How does change start to take place? For me, it was first recognizing the behaviors I didn’t like and desperately wanted to modify. I recall waking up many mornings thinking “ok… today is going to be a better day”. But each day didn’t bring the change I was hoping for. It brought more of the same. I didn’t know how to change the behaviors such as stubbornness, annoyance and self-criticism that were so ingrained in the wiring of my brain, nervous system and consciousness. I was subject to the automatic and repetitive nature of daily actions called habits. Think of all the habits we have which function on autopilot each day. Habits are routines, like how you get out of bed each morning or the direction you (always) drive to work. Habits are tendencies but what’s interesting is the way we think is also a tendency. Habitual thinking patterns about how we perceive and react to the world around us develops into a habit as well. I had no idea that this was occurring everyday – all day – until I experienced something new. No thought.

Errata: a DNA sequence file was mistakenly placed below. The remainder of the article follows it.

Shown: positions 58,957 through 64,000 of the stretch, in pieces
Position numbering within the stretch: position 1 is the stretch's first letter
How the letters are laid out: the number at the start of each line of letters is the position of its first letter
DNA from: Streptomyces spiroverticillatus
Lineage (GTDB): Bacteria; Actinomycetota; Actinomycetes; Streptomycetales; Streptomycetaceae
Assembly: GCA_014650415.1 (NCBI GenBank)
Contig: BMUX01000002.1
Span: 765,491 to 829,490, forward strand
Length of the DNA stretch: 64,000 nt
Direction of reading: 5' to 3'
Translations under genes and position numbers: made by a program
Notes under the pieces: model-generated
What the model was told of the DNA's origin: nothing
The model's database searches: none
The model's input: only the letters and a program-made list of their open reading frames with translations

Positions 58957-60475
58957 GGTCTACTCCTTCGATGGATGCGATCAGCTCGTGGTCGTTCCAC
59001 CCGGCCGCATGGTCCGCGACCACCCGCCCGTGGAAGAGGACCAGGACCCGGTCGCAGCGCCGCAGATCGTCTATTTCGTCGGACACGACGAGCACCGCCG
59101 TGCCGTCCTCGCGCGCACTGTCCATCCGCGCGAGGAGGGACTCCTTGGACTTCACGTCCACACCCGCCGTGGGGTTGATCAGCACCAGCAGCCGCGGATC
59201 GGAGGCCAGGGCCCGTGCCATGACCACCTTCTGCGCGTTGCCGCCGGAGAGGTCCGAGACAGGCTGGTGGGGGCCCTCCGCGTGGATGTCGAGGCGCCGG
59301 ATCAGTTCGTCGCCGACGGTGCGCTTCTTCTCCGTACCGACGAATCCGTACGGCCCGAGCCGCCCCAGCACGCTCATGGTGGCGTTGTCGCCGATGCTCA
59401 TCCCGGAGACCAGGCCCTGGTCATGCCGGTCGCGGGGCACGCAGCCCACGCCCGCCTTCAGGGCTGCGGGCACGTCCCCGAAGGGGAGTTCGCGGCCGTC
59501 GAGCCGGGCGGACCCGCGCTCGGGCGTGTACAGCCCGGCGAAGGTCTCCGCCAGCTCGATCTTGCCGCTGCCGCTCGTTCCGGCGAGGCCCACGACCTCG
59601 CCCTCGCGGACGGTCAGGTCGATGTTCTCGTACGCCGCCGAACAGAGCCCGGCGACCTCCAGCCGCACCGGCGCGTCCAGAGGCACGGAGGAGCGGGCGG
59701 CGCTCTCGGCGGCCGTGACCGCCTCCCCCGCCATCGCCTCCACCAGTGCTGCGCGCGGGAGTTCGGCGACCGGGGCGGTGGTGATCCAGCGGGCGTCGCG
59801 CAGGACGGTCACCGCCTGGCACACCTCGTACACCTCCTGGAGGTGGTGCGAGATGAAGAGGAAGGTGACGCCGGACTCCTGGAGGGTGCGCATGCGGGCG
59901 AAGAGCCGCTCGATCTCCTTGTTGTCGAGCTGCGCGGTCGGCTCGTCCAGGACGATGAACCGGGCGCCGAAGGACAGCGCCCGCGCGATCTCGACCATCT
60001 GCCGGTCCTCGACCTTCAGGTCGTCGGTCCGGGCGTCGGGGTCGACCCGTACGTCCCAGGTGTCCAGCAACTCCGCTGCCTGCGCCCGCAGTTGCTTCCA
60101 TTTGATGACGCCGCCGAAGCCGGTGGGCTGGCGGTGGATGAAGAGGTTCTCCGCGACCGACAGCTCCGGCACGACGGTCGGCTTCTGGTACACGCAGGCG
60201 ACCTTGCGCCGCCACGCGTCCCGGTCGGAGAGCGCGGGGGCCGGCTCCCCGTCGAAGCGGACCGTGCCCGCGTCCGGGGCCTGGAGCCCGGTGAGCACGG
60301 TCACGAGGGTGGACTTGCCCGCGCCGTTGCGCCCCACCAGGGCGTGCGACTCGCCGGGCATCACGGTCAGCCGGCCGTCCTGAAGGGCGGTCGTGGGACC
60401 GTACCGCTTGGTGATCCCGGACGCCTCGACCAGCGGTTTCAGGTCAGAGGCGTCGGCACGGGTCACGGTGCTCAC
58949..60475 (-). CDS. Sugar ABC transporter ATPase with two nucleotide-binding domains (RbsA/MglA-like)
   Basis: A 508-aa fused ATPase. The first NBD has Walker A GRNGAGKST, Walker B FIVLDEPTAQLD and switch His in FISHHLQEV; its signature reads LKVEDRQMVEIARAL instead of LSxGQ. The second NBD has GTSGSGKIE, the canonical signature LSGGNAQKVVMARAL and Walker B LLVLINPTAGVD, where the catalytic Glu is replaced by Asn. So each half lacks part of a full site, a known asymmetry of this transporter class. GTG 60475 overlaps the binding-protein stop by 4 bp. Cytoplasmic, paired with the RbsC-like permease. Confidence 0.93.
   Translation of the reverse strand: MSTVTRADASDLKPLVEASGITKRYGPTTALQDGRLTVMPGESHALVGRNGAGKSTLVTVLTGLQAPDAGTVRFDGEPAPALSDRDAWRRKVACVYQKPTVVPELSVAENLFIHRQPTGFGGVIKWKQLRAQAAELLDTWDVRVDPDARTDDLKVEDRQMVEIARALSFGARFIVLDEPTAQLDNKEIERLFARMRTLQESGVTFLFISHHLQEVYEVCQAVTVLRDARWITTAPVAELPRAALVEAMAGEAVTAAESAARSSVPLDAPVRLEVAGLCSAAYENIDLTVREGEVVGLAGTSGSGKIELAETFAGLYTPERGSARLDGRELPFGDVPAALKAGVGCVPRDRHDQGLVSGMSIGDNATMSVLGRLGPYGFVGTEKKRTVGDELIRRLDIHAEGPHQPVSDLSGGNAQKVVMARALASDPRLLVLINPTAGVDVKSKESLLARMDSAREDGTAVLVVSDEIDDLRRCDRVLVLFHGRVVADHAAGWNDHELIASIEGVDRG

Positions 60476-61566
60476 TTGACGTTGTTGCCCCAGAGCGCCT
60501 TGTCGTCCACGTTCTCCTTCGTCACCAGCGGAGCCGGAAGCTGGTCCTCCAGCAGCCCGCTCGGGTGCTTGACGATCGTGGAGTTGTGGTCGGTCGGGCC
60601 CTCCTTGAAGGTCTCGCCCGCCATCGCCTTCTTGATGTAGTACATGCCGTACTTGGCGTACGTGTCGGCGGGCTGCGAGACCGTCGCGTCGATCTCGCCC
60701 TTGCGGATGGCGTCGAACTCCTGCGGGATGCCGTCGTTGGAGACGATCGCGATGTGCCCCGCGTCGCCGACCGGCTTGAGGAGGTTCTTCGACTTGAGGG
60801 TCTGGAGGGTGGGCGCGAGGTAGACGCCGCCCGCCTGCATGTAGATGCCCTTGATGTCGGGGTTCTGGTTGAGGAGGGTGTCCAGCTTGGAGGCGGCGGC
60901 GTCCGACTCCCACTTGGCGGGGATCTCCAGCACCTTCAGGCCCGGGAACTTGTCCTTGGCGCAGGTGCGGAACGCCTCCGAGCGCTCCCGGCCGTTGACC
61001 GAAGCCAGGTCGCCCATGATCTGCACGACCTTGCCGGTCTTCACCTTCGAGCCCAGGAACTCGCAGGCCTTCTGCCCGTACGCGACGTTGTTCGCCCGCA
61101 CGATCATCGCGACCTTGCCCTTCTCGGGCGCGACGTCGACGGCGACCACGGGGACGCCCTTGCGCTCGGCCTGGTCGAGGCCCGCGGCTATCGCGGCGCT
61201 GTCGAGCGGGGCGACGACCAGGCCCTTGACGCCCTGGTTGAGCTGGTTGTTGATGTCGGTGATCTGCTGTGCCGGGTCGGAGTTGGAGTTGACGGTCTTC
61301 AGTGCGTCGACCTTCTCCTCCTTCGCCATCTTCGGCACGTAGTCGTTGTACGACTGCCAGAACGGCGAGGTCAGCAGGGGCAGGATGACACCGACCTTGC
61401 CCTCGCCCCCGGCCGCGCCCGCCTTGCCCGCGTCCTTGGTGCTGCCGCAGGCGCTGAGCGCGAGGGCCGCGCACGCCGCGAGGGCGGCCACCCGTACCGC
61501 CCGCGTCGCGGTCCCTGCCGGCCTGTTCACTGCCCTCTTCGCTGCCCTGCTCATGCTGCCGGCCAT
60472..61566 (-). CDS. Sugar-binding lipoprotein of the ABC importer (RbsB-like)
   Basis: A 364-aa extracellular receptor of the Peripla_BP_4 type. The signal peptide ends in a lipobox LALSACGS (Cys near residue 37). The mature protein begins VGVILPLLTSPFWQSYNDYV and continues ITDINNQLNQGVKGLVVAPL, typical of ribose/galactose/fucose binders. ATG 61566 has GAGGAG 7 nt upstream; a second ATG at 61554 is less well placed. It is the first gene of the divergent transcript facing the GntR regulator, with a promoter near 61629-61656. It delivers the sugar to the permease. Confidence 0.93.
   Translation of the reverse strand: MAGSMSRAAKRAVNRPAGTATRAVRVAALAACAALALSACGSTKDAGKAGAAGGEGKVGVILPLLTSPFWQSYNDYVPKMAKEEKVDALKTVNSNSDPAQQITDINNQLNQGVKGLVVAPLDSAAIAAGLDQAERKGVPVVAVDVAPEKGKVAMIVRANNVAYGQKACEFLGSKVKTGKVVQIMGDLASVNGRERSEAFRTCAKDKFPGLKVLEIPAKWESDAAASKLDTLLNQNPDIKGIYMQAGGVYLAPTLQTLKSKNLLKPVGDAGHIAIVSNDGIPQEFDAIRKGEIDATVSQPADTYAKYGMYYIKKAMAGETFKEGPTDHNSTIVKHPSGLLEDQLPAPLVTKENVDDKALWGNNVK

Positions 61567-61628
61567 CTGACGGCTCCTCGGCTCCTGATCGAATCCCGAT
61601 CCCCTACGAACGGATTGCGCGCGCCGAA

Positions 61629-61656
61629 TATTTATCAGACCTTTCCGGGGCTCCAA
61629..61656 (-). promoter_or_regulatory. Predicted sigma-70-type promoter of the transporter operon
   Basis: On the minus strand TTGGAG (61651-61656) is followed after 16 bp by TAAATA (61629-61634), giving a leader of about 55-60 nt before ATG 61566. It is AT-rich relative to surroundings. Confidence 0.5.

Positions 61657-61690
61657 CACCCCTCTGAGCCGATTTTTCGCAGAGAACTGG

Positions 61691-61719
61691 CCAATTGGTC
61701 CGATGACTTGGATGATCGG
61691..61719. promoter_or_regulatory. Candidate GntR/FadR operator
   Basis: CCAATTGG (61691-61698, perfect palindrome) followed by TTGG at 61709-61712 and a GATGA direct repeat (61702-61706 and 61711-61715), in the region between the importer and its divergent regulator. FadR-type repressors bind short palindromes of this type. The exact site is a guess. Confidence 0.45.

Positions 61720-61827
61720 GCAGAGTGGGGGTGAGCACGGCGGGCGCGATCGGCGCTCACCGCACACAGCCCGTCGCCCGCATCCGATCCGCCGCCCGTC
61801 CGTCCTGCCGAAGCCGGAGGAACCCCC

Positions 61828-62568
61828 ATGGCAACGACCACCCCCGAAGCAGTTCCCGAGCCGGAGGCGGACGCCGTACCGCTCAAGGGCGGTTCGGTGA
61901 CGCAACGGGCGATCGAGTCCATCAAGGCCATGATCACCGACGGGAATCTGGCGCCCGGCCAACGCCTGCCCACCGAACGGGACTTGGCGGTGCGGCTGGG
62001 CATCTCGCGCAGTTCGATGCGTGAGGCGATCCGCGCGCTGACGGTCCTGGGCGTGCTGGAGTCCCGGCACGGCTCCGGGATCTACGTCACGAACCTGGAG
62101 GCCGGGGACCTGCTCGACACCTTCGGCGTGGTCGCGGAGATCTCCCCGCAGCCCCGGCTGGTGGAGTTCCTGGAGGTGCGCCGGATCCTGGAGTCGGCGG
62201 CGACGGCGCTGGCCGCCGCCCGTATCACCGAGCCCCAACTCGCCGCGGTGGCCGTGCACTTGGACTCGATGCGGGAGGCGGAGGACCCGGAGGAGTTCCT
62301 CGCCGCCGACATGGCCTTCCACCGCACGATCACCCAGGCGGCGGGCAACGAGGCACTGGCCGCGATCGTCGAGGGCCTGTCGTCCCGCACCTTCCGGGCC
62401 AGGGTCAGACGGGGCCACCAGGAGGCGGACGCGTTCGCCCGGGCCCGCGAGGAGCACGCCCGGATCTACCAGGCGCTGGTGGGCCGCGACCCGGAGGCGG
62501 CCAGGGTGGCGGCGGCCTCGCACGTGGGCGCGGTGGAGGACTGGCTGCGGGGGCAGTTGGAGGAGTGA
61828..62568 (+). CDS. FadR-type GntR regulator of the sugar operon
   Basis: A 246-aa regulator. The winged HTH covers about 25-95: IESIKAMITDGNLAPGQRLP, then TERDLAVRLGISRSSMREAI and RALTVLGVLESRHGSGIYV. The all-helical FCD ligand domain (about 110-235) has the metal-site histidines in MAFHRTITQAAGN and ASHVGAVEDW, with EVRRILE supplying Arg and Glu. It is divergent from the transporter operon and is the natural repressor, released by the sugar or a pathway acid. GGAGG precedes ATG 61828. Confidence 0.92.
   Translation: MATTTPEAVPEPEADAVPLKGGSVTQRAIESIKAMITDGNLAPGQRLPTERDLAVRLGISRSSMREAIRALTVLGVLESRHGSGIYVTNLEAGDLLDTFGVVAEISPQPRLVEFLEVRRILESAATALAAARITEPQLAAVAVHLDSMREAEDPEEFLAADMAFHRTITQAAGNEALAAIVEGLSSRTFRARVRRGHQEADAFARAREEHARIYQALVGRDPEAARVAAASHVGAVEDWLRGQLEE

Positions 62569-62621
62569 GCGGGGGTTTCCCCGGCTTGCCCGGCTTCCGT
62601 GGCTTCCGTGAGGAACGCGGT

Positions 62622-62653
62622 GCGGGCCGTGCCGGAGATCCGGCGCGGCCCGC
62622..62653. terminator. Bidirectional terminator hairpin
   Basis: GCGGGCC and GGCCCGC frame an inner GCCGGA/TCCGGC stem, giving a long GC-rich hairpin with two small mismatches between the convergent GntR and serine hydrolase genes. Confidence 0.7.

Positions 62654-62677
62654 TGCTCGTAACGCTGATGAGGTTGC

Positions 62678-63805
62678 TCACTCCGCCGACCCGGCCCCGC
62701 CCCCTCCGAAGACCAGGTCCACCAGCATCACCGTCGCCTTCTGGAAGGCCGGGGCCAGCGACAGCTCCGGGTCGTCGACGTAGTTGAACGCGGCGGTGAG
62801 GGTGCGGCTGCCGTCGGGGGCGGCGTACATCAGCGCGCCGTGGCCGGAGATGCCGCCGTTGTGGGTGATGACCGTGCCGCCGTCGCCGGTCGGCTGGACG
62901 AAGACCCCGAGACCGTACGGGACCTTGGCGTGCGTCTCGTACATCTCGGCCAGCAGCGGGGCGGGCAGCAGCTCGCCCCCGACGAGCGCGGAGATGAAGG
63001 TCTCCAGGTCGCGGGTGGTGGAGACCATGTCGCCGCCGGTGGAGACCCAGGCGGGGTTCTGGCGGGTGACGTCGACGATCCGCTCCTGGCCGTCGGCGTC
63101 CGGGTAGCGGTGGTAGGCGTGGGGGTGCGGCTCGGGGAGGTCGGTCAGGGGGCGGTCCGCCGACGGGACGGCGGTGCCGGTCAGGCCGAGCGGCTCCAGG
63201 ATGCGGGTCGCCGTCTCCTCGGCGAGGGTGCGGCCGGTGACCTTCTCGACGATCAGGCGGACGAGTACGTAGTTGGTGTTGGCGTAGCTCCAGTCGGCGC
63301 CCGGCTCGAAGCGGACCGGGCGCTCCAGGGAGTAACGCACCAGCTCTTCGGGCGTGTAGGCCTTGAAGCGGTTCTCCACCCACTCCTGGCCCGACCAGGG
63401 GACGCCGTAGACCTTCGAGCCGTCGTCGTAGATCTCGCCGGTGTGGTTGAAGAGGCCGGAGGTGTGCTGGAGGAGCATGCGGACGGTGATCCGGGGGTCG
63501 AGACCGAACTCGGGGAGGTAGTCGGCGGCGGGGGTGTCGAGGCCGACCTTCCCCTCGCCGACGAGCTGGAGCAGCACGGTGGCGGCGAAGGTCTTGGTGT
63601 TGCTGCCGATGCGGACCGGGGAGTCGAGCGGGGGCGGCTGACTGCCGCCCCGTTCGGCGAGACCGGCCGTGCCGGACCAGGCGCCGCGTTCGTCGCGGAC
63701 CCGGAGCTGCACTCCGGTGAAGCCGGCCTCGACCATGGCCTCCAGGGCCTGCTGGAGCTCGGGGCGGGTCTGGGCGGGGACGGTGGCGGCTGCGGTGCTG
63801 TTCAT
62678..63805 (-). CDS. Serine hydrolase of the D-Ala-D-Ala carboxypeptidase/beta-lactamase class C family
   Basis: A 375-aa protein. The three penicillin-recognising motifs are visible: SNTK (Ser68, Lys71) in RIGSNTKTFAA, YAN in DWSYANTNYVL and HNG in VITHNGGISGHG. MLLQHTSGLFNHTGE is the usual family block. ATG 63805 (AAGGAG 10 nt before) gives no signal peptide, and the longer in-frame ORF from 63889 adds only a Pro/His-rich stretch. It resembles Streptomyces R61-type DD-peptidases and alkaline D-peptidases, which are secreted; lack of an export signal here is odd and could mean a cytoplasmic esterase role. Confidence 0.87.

My thinking pattern was an habit therefore I didn’t realize it was action that could be modified. I never really considered this before until I started to see something change in my thought pattern toward myself. The first time I experienced the cessation of thought was practicing yoga. I felt a glimpse of “no thought” and this was a turning point. What I have found since practicing yoga for years is that it’s not necessary to move your body (in yoga postures) for thoughts to slow. It can happen through something that we all do every day – breathing.
Take a moment now to simply sit. Sit upright so that the spine is long yet the body isn’t ridged. Take a few moments to feel your body from crown of the head to tips of the toes. Let your hands rest, palms face down, on the thighs. Relax the shoulders away from the ears. Invite your body feel its own weight or heaviness. Shut the eyes down (if it’s appropriate) and take a long breath in through the nose, open the mouth and exhale the breath out slowly. Practice this breath 7 more times and let the exhale become longer and body more relaxed with each outgoing breath. Sit for 1 minute. Notice how you feel. Do you remember what you were thinking about before the breathing exercise? Probably not but if you do perhaps it doesn’t matter as much.
Take 5 minutes to practice 8 rounds of active breathing daily. Give it a go, what do you have to lose except some tension in the upper back and judgement in the mind.